42 3 options in language teaching:
Focus on Forms Focus on meaning Focus on form

43 Focus on Forms: “Parts of the language are taught separately and step by step so that the acquisition is a process of gradual accumulation of parts until the whole structure of language has been built up…At any one time the learner is being exposed to a deliberate limited sample of language” (Wilkins, 1976, p. 2).

44 Focus on Meaning: The essential claim is that people of all ages learn language best, inside or outside the classroom, not by treating the languages as the object of study, but by experiencing them as a medium of communication… “language is organized in terms of the purpose for which people are learning language and the kinds of language performance that are necessary to meet those purposes” (Wilkins, 1976, p. 13).

45 Focus on Form: “Overtly draws students’ attention to linguistic elements as they arise incidentally in lessons whose overriding focus is on meaning or communication” (Long, 1991, pp ). “Often consists of an occasional shift of attention to linguistic code features– by the teacher and/or one or more of the students– triggered by perceived problems with comprehension or production” (Long & Robinson, 1999, p. 23).

46 Advantage of Focus on Form:
“The learner’s attention is drawn precisely to a linguistic feature as necessitated by a communicative demand” (Doughty & Williams, 1999, p. 3).

47 Arguments against Grammar Instruction:
The study of grammar promotes knowledge about language not how to use the language (Krashen, 1983, p. 10). We acquire our first language without any explicit knowledge of grammar (Krashen, 1983, p. 10). The natural order (Krashen, 1983, pp ) in which languages are learned precludes the influence of instruction. If communicative competence is the goal, then classroom time is better spent engaging in language use (Krashen, 1983, p. 37).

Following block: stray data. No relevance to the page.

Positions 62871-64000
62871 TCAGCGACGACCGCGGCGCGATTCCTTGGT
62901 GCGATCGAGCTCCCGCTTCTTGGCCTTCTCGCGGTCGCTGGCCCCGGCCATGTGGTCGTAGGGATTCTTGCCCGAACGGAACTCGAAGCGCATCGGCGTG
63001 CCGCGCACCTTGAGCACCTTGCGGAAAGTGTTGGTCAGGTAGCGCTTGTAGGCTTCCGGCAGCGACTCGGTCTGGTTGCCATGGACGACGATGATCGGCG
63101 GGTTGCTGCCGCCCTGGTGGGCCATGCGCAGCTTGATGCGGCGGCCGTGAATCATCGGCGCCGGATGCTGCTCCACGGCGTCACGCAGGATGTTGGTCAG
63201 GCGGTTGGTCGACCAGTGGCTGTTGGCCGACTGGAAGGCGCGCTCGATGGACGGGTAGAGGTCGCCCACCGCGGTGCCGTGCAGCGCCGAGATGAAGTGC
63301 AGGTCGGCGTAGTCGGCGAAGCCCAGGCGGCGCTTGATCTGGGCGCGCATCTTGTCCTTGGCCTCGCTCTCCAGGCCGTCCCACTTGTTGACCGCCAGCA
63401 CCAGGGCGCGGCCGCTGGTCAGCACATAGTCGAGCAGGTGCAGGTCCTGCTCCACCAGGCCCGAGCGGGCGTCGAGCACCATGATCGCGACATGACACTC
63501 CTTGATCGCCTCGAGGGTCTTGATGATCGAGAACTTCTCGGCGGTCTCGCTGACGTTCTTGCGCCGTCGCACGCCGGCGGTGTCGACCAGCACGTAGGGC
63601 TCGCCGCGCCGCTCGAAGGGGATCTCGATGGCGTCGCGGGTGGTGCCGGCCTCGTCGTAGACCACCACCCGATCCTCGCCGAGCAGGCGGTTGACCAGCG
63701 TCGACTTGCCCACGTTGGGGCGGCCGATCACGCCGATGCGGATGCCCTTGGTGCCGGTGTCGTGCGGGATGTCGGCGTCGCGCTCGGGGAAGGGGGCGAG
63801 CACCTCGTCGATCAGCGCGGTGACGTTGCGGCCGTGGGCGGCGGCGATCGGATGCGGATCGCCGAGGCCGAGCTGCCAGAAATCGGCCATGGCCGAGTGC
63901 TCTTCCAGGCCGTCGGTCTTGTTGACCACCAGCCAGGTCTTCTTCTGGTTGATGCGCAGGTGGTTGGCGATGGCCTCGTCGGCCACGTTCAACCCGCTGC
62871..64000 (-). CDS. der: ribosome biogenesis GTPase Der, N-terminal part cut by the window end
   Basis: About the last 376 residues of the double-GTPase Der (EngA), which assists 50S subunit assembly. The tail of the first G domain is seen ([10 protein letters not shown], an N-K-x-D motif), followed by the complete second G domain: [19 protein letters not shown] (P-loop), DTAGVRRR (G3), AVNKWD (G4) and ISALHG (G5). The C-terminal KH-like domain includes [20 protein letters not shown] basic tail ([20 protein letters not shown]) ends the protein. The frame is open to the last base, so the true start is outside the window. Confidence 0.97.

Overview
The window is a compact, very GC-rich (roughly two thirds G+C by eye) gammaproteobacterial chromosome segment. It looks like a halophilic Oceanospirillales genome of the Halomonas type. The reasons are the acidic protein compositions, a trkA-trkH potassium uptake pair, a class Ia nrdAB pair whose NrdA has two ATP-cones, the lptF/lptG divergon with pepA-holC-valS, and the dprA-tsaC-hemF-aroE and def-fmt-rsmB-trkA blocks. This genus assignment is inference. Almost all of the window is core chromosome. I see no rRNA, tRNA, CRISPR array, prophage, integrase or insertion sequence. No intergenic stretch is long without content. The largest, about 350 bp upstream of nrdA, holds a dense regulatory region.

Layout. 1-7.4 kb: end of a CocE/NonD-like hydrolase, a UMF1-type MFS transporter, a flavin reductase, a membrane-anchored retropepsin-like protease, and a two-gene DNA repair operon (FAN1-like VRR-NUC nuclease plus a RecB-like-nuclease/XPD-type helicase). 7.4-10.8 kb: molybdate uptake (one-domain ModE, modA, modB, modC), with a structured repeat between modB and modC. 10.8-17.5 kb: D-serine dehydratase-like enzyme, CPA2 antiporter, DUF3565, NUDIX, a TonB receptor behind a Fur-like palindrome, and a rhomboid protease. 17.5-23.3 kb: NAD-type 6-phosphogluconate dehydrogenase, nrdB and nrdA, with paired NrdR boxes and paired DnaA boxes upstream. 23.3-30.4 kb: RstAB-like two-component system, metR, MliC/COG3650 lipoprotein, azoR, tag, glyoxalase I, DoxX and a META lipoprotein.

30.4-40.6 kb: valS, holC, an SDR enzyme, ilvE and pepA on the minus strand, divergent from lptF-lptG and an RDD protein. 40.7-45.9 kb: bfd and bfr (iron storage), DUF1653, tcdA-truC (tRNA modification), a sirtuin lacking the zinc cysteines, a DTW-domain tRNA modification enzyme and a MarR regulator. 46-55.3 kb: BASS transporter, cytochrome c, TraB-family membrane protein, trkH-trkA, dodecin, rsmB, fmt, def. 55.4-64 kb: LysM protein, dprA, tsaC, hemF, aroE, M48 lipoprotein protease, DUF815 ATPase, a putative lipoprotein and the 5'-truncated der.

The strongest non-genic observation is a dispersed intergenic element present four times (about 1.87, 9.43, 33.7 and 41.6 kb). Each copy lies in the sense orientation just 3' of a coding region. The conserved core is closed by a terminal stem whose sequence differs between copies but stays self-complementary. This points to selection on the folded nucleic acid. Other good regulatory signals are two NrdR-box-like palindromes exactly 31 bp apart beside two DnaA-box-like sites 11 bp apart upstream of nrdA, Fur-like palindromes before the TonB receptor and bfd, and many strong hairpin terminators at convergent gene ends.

48 Arguments for Grammar Instruction:
Without explicit instruction learners’ interlanguage often fossilizes. Grammar instruction may act as an advanced organizer helping learners to notice features of language when they are ready. Learning finite rules can help to simplify an otherwise daunting and complex task by organizing it into neat categories. Older students’ expectation about language learning often includes grammar instruction. Learning grammar structures allows for more creative applications of language. (Lightbown & Spada, 1990, pp )

49 Teaching Grammar: Teachers need to consider how to present grammar to their students (approach), what options for dealing with the grammar should be used, and which area they will focus on during practice (accuracy, fluency, or restructuring).

50 Approaches Deductive– teaching through rules (the rule is provided followed by the provision of examples in which the rule is applied). Inductive– teaching through examples (students are provided with several examples from which a rule is inferred).

51 Sources of inductive instruction:
Realia / Actions Worksheets (can often be structured to inductively lead students to a grammar rule) Authentic texts (after listening to a dialogue or reading a text, students can answer questions to highlight certain grammatical structures– these may then be used to derive rules) Dialogues Recorded Conversations

52 Options: Teaching through practice:
Drills: activities that are structured to allow only one correct answer Exercises: Open-ended grammar activities Practice leads to the creation of a continuum ranging from text manipulation activities to text creation activities.

53 Practice: Text manipulation activities: Provide students with sentences that they will be required to operate on in some limited manner such as: fill-in-the blank, make a choice from items provided, substitute another item, or transform into another pattern.

54 Practice: Text creation activities: Require learners to produce language creatively using the target structure (these activities are not truly communicative because the students are aware that the purpose of the activity is to practice a specific structure).

55 Communicative grammar tasks: